The realism of the viewing experience in a planetarium depends significantly on the dynamic range of the image, i.e., the contrast between dark and light. This can be a challenge in any domed projection environment, because a bright image projected on one side of the dome will tend to reflect light across to the opposite side, "lifting" the black level there and so making the whole image look less realistic. Since traditional planetarium shows consisted mainly of small points of light (i.e., stars) on a black background, this was not a significant issue, but it became an issue as digital projection systems started to fill large portions of the dome with bright objects (e.g., large images of the sun in context). For this reason, modern planetarium domes are often not painted white but rather a mid grey colour, reducing reflection to perhaps 35-50%. This increases the perceived level of contrast.

A major challenge in dome construction is to make seams as invisible as possible. Painting a dome after installation is a major task and, if done properly, the seams can be made almost to disappear.

Traditionally, planetarium domes were mounted horizontally, matching the natural horizon of the real night sky. However, because that configuration requires highly inclined chairs for comfortable viewing "straight up", increasingly domes are being built tilted from the horizontal by between 5 and 30 degrees to provide greater comfort. Tilted domes tend to create a favoured 'sweet spot' for optimum viewing, centrally about a third of the way up the dome from the lowest point. Tilted domes generally have seating arranged 'stadium-style' in straight, tiered rows; horizontal domes usually have seats in circular rows, arranged in concentric (facing center) or epicentric (facing front) arrays.

Planetariums occasionally include controls such as buttons or joysticks in the arm-rests of seats to allow audience feedback that influences the show in real time.

Often around the edge of the dome (the 'cove') are:

Silhouette models of geography or buildings like those in the area round the planetarium building.
Lighting to simulate the effect of twilight or urban light pollution.
In one planetarium the horizon decor included a small model of a UFO flying.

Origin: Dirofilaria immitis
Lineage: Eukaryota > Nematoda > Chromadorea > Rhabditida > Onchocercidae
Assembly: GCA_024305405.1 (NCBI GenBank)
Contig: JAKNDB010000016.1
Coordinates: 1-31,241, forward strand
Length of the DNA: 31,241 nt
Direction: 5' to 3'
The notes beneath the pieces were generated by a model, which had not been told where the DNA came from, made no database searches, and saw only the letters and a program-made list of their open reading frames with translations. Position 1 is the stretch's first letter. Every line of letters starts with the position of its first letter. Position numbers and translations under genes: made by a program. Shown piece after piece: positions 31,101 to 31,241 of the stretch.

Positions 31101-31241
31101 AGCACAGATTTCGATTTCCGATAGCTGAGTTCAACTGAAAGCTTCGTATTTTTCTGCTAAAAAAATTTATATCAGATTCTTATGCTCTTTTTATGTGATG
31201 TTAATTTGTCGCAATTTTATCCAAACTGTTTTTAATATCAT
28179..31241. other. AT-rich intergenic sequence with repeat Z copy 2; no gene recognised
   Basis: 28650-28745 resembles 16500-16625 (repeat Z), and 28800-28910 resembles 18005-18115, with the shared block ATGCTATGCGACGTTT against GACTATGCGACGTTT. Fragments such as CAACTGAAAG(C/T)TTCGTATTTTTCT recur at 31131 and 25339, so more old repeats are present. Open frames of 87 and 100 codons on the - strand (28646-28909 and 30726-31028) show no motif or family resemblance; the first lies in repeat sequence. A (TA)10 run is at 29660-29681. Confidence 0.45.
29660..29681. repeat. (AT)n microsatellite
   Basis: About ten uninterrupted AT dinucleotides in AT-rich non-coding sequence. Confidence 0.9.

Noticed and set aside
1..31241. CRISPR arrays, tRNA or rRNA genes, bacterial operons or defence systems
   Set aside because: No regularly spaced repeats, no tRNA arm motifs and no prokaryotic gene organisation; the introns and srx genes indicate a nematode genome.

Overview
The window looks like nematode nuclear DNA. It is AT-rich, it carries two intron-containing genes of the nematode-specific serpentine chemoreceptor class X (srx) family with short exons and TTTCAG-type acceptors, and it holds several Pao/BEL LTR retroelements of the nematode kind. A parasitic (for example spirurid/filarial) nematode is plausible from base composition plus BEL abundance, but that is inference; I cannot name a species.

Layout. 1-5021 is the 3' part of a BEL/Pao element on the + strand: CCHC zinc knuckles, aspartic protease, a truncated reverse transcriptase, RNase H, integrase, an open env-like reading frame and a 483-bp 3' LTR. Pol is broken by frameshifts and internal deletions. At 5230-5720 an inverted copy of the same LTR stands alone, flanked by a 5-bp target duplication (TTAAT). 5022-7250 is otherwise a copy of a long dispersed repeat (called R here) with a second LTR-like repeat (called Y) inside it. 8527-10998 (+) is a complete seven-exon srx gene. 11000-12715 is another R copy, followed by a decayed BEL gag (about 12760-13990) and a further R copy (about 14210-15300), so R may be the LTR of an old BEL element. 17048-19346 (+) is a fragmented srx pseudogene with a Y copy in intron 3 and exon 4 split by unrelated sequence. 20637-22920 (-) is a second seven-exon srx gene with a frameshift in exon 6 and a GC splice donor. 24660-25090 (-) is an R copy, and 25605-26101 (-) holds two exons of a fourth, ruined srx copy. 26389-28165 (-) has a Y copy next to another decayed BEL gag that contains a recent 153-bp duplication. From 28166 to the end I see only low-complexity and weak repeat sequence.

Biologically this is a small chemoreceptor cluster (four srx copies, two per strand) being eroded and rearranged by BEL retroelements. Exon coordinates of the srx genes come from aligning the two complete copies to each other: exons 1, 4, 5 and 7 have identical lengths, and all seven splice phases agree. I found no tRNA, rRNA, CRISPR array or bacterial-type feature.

Traditionally, planetariums needed many incandescent lamps around the cove of the dome to help audience entry and exit, to simulate sunrise and sunset, and to provide working light for dome cleaning. More recently, solid-state LED lighting has become available that significantly decreases power consumption and reduces the maintenance requirement as lamps no longer have to be changed on a regular basis.

The world's largest mechanical planetarium is located in Monico, Wisconsin. The Kovac Planetarium. It is 22 feet in diameter and weighs two tons. The globe is made of wood and is driven with a variable speed motor controller. This is the largest mechanical planetarium in the world, larger than the Atwood Globe in Chicago (15 feet in diameter) and one third the size of the Hayden.

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« Reply #19 on: April 25, 2011, 04:36:27 pm »



The dome of the Athens Planetarium.
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« Reply #20 on: April 25, 2011, 04:37:03 pm »



The Hamburg planetarium
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« Reply #21 on: April 25, 2011, 04:37:58 pm »



The Large Zeiss Planetarium in Berlin, 1987.
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« Reply #22 on: April 25, 2011, 04:38:39 pm »



Dome of the Planetarium Science Center of the Bibliotheca Alexandrina
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« Reply #23 on: April 25, 2011, 04:39:22 pm »



A small inflatable portable planetarium dome.
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« Reply #24 on: April 25, 2011, 04:39:51 pm »

http://en.wikipedia.org/wiki/Planetarium
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« Reply #25 on: April 25, 2011, 04:40:12 pm »

Traditional electromechanical/optical projectors

Traditional planetarium projection apparatus uses a hollow ball with a light inside, and a pinhole for each star, hence the name "star ball". With some of the brightest stars (e.g. Sirius, Canopus, Vega), the hole must be so big to let enough light through that there must be a small lens in the hole to focus the light to a sharp point on the dome. In later and modern planetarium star balls, the individual bright stars often have individual projectors, shaped like small hand-held torches, with focusing lenses for individual bright stars. Contact breakers prevent the projectors from projecting below the 'horizon'.[citation needed]